Screening of perfused combinatorial 3D microenvironments for cell culture
authors Lopes, D; Fernandes, C; Nobrega, JM; Patricio, SG; Oliveira, MB; Mano, JF
nationality International
journal ACTA BIOMATERIALIA
author keywords Flow perfusion; High-throughput screening; 3D microenvironments; Stem cell differentiation; Cell-matrix interactions
keywords MINERALIZED MATRIX DEPOSITION; MARROW STROMAL CELLS; EXTRACELLULAR-MATRIX; STEM-CELLS; OSTEOGENIC DIFFERENTIATION; E-CADHERIN; REGENERATIVE MEDICINE; TISSUE CONSTRUCTS; DYNAMIC CULTURE; SHEAR-STRESS
abstract Biomaterials combining biochemical and biophysical cues to establish close-to-extracellular matrix (ECM) models have been explored for cell expansion and differentiation purposes. Multivariate arrays are used as material-saving and rapid-to-analyze platforms, which enable selecting hit-spotted formulations targeting specific cellular responses. However, these systems often lack the ability to emulate dynamic mechanical aspects that occur in specific biological milieus and affect physiological phenomena including stem cells differentiation, tumor progression, or matrix modulation. We report a tailor-made strategy to address the combined effect of flow and biochemical composition of three-dimensional (3D) biomaterials on cellular response. We suggest a simple-to-implement device comprising (i) a perforated platform accommodating miniaturized 3D biomaterials and (ii) a bioreactor that enables the incorporation of the biomaterial-containing array into a disposable perfusion chamber. The system was upscaled to parallelizable setups, increasing the number of analyzed platforms per independent experiment. As a proof-of-concept, porous chitosan scaffolds with 1 mm diameter were functionalized with combinations of 5 ECM and cell-cell contact-mediating proteins, relevant for bone and dental regeneration, corresponding to 32 protein combinatorial formulations. Mesenchymal stem cells adhesion and production of an early osteogenic marker were assessed on-chip on static and under-flow dynamic perfusion conditions. Different hit-spotted biomaterial formulations were detected for the different flow regimes using direct image analysis. Cell-binding proteins still poorly explored as biomaterials components amelogenin and E-cadherin - were here shown as relevant cell response modulators. Their combination with ECM cell-binding proteins - fibronectin, vitronectin, and type 1 collagen - rendered specific biomaterial combinations with high cell adhesion and ALP production under flow. The developed versatile system may be targeted at widespread tissue regeneration applications, and as a disease model/drug screening platform. Statement of Significance A perfusion system that enables cell culture in arrays of three-dimensional biomaterials under dynamic flow is reported. The effect of 31 cell-binding protein combinations in the adhesion and alkaline phosphatase (ALP) production of mesenchymal stem cells was assessed using a single bioreactor chamber. Flow perfusion was not only assessed as a classical enhancer/accelerator of cell growth and early osteogenic differentiation. We hypothesized that flow may affect cell-protein interactions, and that key components driving cell response may differ under static or dynamic regimes. Indeed, hit-spotted formulations that elicited highest cell attachment and ALP production on static cell culture differed from the ones detected for dynamic flow assays. The impacting role of poorly studied proteins as E-cadherin and amelogenin as biomaterial components was highlighted. (C) 2019 Acta Materialia Inc. Published by Elsevier Ltd. All rights reserved.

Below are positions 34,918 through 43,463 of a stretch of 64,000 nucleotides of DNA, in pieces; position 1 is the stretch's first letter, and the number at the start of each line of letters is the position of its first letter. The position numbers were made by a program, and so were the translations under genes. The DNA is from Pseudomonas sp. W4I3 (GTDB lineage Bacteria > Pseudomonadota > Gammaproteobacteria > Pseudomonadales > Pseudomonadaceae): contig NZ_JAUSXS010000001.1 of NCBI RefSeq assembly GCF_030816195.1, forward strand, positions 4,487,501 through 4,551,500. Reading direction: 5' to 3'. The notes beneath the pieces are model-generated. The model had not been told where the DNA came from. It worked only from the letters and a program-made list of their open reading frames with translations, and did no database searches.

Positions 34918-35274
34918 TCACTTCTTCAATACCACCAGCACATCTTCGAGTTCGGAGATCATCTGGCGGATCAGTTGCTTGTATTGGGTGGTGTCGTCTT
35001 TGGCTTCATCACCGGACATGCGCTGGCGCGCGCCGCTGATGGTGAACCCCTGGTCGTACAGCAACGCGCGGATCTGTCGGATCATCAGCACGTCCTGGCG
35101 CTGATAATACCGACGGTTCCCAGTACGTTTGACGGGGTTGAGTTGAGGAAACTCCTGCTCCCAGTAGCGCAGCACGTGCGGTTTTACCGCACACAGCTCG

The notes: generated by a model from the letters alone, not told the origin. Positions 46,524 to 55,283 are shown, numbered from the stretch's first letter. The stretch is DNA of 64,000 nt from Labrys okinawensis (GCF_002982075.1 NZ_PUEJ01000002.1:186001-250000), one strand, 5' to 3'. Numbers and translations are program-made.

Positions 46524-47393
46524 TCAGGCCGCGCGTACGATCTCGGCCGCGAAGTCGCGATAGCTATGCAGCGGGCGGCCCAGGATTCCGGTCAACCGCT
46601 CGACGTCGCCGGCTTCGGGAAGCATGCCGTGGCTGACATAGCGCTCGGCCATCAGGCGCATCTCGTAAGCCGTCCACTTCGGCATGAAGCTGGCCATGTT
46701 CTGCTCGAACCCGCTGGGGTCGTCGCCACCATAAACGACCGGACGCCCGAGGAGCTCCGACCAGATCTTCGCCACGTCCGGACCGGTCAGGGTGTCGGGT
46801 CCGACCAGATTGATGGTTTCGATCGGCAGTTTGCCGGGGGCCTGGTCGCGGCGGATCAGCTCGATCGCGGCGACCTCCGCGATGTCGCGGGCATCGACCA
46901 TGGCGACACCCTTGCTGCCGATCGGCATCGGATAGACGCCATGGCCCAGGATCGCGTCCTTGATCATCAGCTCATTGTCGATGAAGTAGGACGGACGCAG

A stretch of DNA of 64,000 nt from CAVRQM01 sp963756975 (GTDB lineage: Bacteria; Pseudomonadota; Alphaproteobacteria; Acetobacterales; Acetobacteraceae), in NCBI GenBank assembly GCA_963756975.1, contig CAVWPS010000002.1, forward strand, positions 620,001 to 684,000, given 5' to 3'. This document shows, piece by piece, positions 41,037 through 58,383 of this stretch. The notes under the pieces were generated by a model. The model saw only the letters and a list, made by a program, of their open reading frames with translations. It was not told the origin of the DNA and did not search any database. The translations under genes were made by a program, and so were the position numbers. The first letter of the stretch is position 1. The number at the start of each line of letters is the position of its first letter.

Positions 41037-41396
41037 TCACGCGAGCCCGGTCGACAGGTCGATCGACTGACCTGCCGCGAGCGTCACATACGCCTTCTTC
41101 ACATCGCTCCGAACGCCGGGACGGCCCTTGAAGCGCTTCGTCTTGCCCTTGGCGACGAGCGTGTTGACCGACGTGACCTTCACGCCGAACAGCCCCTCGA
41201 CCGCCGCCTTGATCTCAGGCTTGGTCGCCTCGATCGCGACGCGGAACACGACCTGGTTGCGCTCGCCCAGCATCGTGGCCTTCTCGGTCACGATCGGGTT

publisher ELSEVIER SCI LTD
issn 1742-7061
year published 2019
volume 96
beginning page 222
ending page 236
digital object identifier (doi) 10.1016/j.actbio.2019.06.047
web of science category Engineering, Biomedical; Materials Science, Biomaterials
subject category Engineering; Materials Science
unique article identifier WOS:000486132900017
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journal analysis (jcr 2017):
journal impact factor 6.383
5 year journal impact factor 7.160
category normalized journal impact factor percentile 93.969
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